"There’s a trust factor to that. If you know somebody cares about you, you’re going to be willing to listen to what they have to say.
"He builds that first, then he is able to impart the great wisdom he has for the game."
Green, however, admits that he wasn’t always as concerned with others.
He says that like most players, he was "consumed with advancement in the game" after the D-backs made him a 24th-round pick out of the University of Kentucky in 2000. He was undersized at 5-foot-9, fighting to feed his family, living with his wife, Jessie, in a green, wood-paneled basement at his in-law’s house during the offseason.
"I would like to think I was thinking about other people all the time," he says, "but I wasn’t."
His outlook changed when the Reds released him in 2008. Green remembers the date: July 1. He remembers crying in the stadium parking lot. And he remembers sitting in an Outback Steakhouse with Jessie, who was pregnant with twin girls, and their daughter Lainey, who was then 2, saying, "Hey, if we get another chance to do this again, it’s not going to be about me, it’s going to be about other people.’"
Or, as he puts it today, "Watching other people experience success is much more fulfilling than going through it yourself."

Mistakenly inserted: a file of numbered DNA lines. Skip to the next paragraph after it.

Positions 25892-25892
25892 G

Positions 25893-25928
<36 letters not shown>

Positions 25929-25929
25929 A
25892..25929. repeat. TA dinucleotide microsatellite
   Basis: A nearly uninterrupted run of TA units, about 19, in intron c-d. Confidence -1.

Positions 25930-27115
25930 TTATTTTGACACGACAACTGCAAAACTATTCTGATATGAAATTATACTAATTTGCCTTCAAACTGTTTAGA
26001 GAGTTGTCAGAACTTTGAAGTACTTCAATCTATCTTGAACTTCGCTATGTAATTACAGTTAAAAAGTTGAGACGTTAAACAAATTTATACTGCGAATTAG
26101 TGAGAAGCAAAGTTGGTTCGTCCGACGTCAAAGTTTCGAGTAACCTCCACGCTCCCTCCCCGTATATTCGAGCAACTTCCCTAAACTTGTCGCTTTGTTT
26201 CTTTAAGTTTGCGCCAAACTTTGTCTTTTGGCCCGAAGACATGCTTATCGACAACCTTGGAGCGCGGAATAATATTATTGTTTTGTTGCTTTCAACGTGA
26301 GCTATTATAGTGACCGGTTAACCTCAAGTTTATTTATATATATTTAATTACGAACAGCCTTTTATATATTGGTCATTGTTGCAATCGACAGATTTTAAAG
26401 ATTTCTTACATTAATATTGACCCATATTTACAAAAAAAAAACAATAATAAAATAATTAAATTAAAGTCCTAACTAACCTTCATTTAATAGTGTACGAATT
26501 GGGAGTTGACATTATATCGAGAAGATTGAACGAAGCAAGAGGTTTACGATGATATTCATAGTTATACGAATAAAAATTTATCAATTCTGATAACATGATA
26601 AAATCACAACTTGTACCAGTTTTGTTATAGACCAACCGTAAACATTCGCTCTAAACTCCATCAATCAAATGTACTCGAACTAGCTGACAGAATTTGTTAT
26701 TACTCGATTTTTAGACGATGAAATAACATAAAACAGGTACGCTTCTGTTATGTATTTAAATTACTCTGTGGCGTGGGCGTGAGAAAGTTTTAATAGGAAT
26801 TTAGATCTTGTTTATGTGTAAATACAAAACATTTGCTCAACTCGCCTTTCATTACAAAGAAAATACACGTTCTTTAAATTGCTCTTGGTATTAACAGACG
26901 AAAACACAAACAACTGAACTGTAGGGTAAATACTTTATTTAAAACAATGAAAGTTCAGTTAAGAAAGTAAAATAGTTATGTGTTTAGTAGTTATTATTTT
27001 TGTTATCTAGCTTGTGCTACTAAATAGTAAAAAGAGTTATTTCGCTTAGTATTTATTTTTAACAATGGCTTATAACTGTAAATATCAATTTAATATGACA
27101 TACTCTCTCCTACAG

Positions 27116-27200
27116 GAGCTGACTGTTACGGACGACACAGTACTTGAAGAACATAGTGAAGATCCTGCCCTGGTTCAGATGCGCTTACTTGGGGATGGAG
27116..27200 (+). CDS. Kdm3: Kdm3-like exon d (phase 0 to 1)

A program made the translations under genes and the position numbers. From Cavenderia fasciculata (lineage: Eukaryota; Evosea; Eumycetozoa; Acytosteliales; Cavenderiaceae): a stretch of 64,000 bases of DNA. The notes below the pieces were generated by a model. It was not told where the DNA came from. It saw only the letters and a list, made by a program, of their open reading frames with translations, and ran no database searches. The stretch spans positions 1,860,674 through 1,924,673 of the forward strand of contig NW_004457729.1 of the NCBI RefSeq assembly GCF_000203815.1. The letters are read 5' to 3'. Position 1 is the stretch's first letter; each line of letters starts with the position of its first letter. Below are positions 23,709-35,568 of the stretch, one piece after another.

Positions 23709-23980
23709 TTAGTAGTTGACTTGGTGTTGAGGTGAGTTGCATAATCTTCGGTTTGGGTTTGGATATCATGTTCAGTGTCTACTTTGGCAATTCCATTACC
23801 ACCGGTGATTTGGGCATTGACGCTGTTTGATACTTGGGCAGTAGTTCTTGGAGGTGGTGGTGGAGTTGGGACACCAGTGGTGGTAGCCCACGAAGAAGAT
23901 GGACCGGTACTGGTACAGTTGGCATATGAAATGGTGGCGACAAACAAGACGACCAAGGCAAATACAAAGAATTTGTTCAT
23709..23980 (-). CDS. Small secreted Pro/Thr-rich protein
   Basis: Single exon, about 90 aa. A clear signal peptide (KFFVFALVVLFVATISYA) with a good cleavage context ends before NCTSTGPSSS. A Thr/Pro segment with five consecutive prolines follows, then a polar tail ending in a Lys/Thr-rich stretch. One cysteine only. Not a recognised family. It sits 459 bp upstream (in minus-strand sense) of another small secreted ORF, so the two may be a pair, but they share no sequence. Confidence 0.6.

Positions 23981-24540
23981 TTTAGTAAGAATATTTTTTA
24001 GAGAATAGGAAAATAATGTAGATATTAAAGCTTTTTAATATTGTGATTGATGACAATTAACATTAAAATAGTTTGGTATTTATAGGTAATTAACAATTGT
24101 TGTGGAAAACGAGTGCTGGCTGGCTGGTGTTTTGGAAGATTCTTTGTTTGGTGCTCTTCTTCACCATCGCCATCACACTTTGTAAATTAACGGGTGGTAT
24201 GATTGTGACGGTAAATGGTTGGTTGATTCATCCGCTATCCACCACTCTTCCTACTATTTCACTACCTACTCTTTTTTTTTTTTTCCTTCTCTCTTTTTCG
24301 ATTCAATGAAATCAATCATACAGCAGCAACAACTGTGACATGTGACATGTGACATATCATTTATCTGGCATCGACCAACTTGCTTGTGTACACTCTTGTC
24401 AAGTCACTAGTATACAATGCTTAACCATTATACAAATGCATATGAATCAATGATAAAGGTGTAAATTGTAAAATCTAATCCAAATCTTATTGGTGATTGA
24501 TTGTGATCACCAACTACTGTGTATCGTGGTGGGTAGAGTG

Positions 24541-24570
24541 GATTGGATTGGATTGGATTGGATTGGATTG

OK, but will such a magnanimous approach work in the majors? Can Green make the Padres better people when he’s trying to survive as a rookie manager in the highly competitive NL West?
Well, Green intends to find out.
"The first time I talked to the team, that was part of my message," he says. "That’s the heartbeat of who I am. Better people make better teammates. Better teammates make better players. Being selfless, thinking about others, is a great way to live your life."
It all sounds great in spring training. The Padres are not expected to contend, but they have yet to lose a game, much less five or 10 in a row. Two other new managers in Arizona, the Dodgers’ Dave Roberts and Mariners’ Scott Servais, are creating their own positive vibes, drawing similar raves, enjoying similar honeymoons.
Still, Green had his players at hello.
"Everybody was locked in to what he was saying," first baseman Wil Myers says. "He was not getting emotional, but he was very passionate about what he said."
Adds center fielder Jon Jay, who previously played for La Russa and Mike Matheny with the Cardinals, "It’s his genuineness. You really believe what he’s saying. It comes from the heart."